A Case Example of Tung’s points with Classical Acupuncture

When I teach Tung’s points a question that frequently comes up is the integration of Tung’s points with classical acupuncture points. One of the more extreme examples of this that I’ve heard on more than one occasion is that if someone combines Tung’s points with conventional points, or Tung’s point with local points, then it would somehow negate the treatment rendering it useless to the patient. Not only does this make no sense to me (Tung himself was aware of the conventional channel points, and used them in his clinic), it shows that whatever teacher said this had a profound misunderstanding of acupuncture as a therapeutic intervention.

As a beginning student of any system it is important to stick as closely as possible to the original methodology in order to fully understand how a system works. But the eventual goal is the flexible application of numerous theories at the same time. Here is a clinical case example from my own practice that I saw this week. It illustrates the combination of Tung points with time based point selection. Time based point selection is one way of looking at it is a method of treating disease first by putting a patient’s body back in resonance with the movement of Yin-Yang and the Five Phases in nature.

The patient is an early middle-aged woman with menstrual irregularities and compromised fertility. She has not had a menstrual cycle in some time now. I initially diagnosed her with an insufficiency of the Chong vessel as one of her primary patterns. Today her pulses, as is typical, were overall thin and weak. However, her left guan position was particularly weak while the right guan position was wiry and slightly strong in the superficial level and weak at the deep level. This shows an overall insufficiency of the Wood phase, and in the Earth phase the Stomach channel is slightly replete while the Spleen channel is vacuous. The patient is also very stressed out with a lack of sense of proper direction in her current situation (which confirms the vacuity of Wood phase).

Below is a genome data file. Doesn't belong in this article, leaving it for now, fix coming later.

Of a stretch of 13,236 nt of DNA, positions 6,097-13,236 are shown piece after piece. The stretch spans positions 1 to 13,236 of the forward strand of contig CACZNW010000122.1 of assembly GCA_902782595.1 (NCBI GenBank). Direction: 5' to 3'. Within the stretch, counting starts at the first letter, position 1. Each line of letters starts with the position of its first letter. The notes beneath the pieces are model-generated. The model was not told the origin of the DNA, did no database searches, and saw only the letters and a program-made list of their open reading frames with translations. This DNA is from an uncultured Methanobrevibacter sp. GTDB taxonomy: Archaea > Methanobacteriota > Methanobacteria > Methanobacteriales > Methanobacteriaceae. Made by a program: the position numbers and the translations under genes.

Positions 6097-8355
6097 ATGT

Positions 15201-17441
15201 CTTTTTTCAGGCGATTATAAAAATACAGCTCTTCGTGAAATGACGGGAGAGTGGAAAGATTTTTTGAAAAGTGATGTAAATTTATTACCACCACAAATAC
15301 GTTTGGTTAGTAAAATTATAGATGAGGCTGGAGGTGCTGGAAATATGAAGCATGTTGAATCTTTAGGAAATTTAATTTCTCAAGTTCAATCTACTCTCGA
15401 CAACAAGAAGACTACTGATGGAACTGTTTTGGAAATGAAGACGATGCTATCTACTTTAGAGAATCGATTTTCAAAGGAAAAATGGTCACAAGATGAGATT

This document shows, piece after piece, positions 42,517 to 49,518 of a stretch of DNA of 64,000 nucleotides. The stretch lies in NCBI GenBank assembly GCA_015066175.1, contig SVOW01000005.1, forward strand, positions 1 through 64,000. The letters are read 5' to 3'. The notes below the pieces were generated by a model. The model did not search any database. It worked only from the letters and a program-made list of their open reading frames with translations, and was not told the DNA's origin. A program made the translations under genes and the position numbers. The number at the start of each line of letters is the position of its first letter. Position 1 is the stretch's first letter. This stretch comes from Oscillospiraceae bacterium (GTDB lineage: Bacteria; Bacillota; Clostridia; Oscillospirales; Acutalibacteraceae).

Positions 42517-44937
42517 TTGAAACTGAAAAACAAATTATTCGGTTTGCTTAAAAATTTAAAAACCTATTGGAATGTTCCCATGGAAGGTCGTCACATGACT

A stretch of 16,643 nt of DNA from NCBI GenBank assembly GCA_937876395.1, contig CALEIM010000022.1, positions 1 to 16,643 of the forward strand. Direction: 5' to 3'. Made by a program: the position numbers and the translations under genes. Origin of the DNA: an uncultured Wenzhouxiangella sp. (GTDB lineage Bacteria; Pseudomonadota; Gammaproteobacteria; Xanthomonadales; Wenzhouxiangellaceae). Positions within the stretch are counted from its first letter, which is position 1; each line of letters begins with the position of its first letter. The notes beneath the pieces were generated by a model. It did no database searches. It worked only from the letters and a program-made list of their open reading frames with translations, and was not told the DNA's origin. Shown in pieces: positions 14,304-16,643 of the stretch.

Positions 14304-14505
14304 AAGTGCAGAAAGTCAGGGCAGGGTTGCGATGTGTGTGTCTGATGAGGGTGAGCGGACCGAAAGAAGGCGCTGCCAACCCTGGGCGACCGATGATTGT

The point selection was Xia Xi GB-43, Ren Huang 77.21 (i.e., San Yin Jiao SP-6), and Fu Ke 11.24. Xia Xi was chosen because the patient presented at 7:30am (actual time; 8:30am for daylight savings time, which is not real/solar time) on a Ren 壬 stem day; this is the open point in the Zi Wu Liu Zhu 子午流注 (Na Jia Fa 納甲法) point selection method. On top of that Xia Xi is the Ying and Water point on the channel, making it the supplementing point of the Leg Shaoyang Gallbladder. Supplementing Yang Wood helps drain Yang Earth (Stomach channel) since Wood and Earth are in a control cycle relationship. Lastly, Xia Xi, on the foot, images the lower abdomen.

Adding in Ren Huang (i.e., San Yin Jiao) strengthens the Kidney as well as the Spleen and Liver. Likewise, Ren Huang images the lower abdomen and can be used to regulate the menses. Once Xia Xi and Ren Huang were inserted the pulses normalized, i.e., the wiry quality in the left guan evened out and overall the pulses were more even at the middle depth in all positions. At the end Fu Ke was added as a general regulator of the Chong and the uterus. Thus, this case illustrates a typical therapeutic approach to a common case using both Tung lineage and classical acupuncture points.